Volume 49, Issue 7 - July 2014


Glass Shops Walk a Fine Line When Offering Scratch Removal Services

Repair—or replace?
It’s a question that causes conflict in the glass industry, yet the easy answer depends on whichever team you’re on.

If you’re on both teams, however, it’s not so simple. And that’s a dilemma glass shops that offer scratch removal capabilities face on a regular basis.

Brad Plumb, director of sales and business development for GlasWeld, located in Bend, Ore., has seen it firsthand.

When Plumb joined the company four years ago, one of his first jobs was to go out and market glass scratch removal systems to glass shops.

“It was something I was really pushing at first,” says Plumb. “But, after talking to production managers, and even presidents of companies, they were just like, “Look, we’re in the business of selling glass. You’ve got to stick to what you’re in business for. Offering some of these services actually competes against our own business.’”

Plumb found out glass repair, or scratch removal, in that part of the market was a harder sell than he thought.

“When you look at it, you can get labor and sales out of glass,” he said. “You can only get labor out of scratch removal.”

“If you were going to ask me about the cons, that’s one of the big cons,” adds Kevin Hale at S&K Glass & Metal Works in Las Vegas. “You’re kind of cutting off your nose to spite your face.”

But there are pros. First, offering scratch removal services can be a selling point at the initial sale of the glass. A consumer, owner or contractor may be sold on the idea that the same people who sold the glass can come out and fix it if there’s a problem.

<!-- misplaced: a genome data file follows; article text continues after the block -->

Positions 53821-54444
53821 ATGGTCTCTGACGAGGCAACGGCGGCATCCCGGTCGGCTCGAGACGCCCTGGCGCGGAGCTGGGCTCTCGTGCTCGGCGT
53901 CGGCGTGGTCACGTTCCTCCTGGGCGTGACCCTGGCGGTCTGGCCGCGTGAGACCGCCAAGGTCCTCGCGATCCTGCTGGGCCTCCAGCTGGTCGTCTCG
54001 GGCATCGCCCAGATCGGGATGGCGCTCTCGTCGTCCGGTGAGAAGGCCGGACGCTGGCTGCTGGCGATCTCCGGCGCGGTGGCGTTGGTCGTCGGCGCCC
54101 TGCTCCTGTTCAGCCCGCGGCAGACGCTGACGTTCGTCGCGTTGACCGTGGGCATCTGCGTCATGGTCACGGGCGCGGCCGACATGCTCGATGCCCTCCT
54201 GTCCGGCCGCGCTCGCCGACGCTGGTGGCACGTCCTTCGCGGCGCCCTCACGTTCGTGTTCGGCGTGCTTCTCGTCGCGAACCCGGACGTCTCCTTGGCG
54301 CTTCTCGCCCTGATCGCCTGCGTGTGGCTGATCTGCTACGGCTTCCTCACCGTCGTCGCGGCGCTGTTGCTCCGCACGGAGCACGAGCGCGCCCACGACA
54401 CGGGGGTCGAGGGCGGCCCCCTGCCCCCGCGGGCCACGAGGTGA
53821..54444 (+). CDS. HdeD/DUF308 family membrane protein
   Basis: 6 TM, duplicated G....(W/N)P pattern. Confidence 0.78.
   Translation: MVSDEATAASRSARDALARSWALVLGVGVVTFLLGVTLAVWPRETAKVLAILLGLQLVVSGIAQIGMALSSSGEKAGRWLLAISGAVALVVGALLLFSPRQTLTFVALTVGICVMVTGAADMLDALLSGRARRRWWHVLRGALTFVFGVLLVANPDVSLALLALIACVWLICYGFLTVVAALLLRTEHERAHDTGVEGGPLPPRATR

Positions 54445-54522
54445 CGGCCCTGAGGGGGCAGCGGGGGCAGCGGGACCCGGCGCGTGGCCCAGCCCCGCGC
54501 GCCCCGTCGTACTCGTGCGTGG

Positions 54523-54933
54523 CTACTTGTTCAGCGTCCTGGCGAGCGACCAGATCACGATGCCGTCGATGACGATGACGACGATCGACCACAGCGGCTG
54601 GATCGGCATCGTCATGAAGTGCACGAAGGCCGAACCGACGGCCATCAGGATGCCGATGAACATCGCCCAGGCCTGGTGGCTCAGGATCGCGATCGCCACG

Hale was able to find another angle of attack.

S&K doesn’t sell automotive glass, but since it is made virtually of the same laminated glass with which it already works, the company was able to tap into the market of automotive glass repair. In fact, Hale has developed a good working relationship with Shelby American in Las Vegas, which calls upon his company’s services approximately one to two times a month.

From Plumb’s perspective, that’s certainly better than nothing. He says that back when he was pitching the idea of scratch removal services to glass shops, a handful of the businesses that started offering it decided it wasn’t profitable within just a couple jobs.

That’s not to say that there isn’t a market for scratch removal. In fact, it’s quite the opposite, though the businesses taking full advantage of it are focused strictly on repairs rather than replacements.

“Glass restoration is a separate craft, a separate skill set and mind set,” says Barry Barbas of Glass Restoration Inc. in Florida. “Where installations are about speed, restorations are about perfection ….Focusing just on restoring glass has allowed us to bring our skills up to the highest level. A company that also restores glass will never be able to consistently achieve the same results as someone who specializes in that field.”

Barbas says that instead of competing, it’s ideal if repair companies work with replacement companies. For example, if a glass shop isn’t capable of a certain repair but the customer opts against a replacement, the shop should refer the customer to a restoration specialist. Then, what goes around will come around.

“We have become team members to all the glass companies that use and recommend us, rather than a competitor,” says Barbas. “When we encounter glass that is too damaged to restore cost efficiently, we recommend replacement to those companies that are recommending us.”

—Nick St. Denis


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